Top Ten Senate Races

View all blog posts under Master's in Political Management Online | View all blog posts under Webinars

Title: Top Ten Senate Races
Date: October 14, 2014
Panelists: Lara Brown, Ph.D., Program Director, Political Management Program; and Leiki Luud, Host/Moderator
Subject: Dr. Lara Brown, Program Director of GW’s Master’s in Political Management program discusses the Midterm Elections and makes predictions on the Top Ten Senate Races.

Transcript

[Start of recorded material 00:00:00]

Presenter: Good morning everyone and thank you for joining Dr. Lara Brown today as she discusses the upcoming midterm elections. Just a few things before we get started. If you have called into the Webinar, please make sure that your phone is on mute. I would recommend listening through your computer speakers, but if you do need to [unintelligible 00:00:26] in the information is in the chat box at the right hand side of your computer screen.

There is a Q&A session at the end of the webinar so please feel free to type your questions in the chat box and we will get to them at the end. If you have a lot of questions then we will probably pause halfway through and answer some of those questions so please feel free to ask questions as we go through the presentation. The webinar will also be recorded so you can expect a link to be sent to you by your designated enrolment advisor in the next week or so.

Lara Brown is an associate professor and Program Director to the Political Management Program in the Graduate School of Political Management at the George Washington University. Dr. Brown’s publications include a sole-authored book entitled Jockeying for the American Presidency and a co-edited book entitled The Presidential Leadership Dilemma. Dr. Brown is a regular opinion contributor to U.S. News and the World Report. [Unintelligible 00:01:26] George Washington University she served as an Assistant Professor of Political Science at Villanova University. She also served in President William Clinton’s administration at the U.S. Department of Education at Washington DC. She earned her Ph.D. in Political Science from the University of California.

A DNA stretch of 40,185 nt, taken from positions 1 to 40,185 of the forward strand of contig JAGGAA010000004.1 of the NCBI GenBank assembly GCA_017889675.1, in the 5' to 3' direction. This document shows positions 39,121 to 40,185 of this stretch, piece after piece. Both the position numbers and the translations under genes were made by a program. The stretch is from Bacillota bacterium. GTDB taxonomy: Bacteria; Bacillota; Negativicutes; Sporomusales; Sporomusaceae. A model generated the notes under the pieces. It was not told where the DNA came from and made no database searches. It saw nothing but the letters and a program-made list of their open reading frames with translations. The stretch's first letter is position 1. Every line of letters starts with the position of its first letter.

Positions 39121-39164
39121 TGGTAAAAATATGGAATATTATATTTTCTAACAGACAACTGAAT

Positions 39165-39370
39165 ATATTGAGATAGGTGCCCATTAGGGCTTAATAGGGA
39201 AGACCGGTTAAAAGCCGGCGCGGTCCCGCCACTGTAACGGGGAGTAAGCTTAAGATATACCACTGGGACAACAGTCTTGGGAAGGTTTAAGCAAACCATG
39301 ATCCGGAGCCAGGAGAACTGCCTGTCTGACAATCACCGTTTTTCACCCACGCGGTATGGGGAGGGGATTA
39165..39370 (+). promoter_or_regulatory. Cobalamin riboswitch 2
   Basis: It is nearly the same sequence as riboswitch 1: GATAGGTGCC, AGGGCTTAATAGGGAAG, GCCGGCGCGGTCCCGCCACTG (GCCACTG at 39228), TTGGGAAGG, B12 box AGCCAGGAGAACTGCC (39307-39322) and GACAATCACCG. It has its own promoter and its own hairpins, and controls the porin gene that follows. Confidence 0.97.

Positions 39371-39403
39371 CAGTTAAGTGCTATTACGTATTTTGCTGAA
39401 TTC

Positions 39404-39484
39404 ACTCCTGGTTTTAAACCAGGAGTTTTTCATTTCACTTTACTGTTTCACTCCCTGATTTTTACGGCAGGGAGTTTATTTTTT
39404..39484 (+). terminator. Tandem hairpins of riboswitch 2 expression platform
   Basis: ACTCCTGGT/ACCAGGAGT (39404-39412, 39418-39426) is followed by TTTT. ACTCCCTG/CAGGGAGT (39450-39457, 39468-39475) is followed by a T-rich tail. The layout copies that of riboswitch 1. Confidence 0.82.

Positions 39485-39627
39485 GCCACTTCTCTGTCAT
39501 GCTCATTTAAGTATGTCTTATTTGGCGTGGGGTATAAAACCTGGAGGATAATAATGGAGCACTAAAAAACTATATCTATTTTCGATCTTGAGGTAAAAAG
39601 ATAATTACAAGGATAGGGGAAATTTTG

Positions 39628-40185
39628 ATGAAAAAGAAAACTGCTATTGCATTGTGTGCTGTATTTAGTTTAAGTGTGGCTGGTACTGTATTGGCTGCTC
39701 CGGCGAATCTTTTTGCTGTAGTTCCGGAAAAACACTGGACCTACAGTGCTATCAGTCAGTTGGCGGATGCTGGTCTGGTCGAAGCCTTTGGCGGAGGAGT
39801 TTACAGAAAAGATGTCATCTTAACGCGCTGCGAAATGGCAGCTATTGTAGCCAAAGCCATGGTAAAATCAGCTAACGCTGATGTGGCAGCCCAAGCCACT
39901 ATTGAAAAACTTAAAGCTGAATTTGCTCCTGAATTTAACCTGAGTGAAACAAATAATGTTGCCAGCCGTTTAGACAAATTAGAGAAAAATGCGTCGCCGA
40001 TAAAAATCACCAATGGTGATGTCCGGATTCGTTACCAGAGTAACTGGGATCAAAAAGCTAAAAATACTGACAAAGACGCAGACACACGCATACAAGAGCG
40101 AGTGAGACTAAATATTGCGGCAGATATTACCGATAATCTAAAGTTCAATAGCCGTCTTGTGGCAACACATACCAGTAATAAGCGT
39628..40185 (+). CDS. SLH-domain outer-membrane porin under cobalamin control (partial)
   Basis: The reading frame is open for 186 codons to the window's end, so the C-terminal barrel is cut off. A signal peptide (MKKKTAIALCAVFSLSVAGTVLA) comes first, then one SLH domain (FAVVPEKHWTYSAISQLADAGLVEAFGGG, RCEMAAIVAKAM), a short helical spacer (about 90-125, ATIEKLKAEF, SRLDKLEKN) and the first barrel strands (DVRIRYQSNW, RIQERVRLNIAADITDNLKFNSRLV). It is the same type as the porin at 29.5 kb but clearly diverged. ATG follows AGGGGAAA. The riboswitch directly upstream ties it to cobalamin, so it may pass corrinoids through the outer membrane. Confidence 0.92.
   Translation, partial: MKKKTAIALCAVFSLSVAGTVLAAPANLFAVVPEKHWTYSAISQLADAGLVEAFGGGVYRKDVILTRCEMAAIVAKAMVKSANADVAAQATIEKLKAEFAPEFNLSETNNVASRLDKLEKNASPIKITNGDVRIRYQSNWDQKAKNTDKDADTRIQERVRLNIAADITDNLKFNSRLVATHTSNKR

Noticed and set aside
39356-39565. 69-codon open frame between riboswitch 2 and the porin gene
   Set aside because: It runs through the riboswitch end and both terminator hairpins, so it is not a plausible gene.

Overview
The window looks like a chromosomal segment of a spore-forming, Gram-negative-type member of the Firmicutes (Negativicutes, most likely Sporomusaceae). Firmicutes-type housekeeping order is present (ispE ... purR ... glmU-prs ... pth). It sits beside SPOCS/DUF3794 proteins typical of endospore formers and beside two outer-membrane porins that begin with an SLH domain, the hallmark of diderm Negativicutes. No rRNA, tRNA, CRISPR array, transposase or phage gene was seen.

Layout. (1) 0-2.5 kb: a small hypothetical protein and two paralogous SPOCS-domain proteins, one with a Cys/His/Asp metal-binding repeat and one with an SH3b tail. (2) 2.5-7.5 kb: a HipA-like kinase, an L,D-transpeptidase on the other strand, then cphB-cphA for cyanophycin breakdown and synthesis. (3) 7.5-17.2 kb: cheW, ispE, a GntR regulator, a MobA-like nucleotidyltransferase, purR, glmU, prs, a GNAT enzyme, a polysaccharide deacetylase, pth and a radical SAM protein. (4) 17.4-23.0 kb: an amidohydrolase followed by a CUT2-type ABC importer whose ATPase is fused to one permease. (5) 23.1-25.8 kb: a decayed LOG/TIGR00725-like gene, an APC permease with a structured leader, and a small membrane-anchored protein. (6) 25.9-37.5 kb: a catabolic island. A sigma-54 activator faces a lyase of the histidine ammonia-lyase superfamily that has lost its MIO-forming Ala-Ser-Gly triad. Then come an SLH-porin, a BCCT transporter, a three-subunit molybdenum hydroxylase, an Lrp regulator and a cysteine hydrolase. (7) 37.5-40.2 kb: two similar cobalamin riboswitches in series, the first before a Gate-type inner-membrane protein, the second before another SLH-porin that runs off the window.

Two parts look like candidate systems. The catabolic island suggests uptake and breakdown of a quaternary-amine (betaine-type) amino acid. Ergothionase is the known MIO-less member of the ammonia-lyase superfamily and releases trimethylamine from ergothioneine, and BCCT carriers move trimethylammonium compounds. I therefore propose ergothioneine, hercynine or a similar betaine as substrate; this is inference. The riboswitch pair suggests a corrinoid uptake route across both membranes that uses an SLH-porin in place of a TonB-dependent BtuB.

I’ll turn you over to Dr. Brown to discuss the upcoming midterm elections and what your plans are once the elections are over.

Dr. L. Brown: Thanks for the introduction. It’s great to be in this call today and this webinar and I’m happy to talk a little bit about what’s happening in this midterm election. There are many mixed messages, I think, as you look out to the media environment. Many in the media aren’t [unintelligible 00:02:19] if the Democrats are going to be able to hold the Senate, if the Republicans are going to be able to take it over. Most people aren’t talking about the House of Representatives and, of course, President Obama is not on the ballot but in [many] ways he is. Well, today I’m going to do my best to [cover] some of the historical contexts and put this into the kind of political understandings that we know about and we’ll have a discussion about where I see it’s headed and where I think most political scientists are confident it’s aiming towards, with a little bit of context.

We do [unintelligible 00:03:09] House and Senate elections that occur in the middle of the presidential elections, our House seats are up every two years, so 435 members. Members of the House of Representatives stand down every two years [unintelligible 00:03:28] on the ballot when the president is there and two years later [unintelligible 00:03:35]. The senators have six-year terms so they essentially rotate through the Senate where one-third of the Senate is up for election every two years. So these midterm elections, as I said, they happen in [unintelligible 00:03:53] in a presidential term and we can look, historically speaking, what is true is that typically the president’s party loses seats in these midterm elections. It is a pattern that has gone on since basically 1932. We have seen that in all but [unintelligible 00:04:17] elections during the time the president’s party loses seats in the House.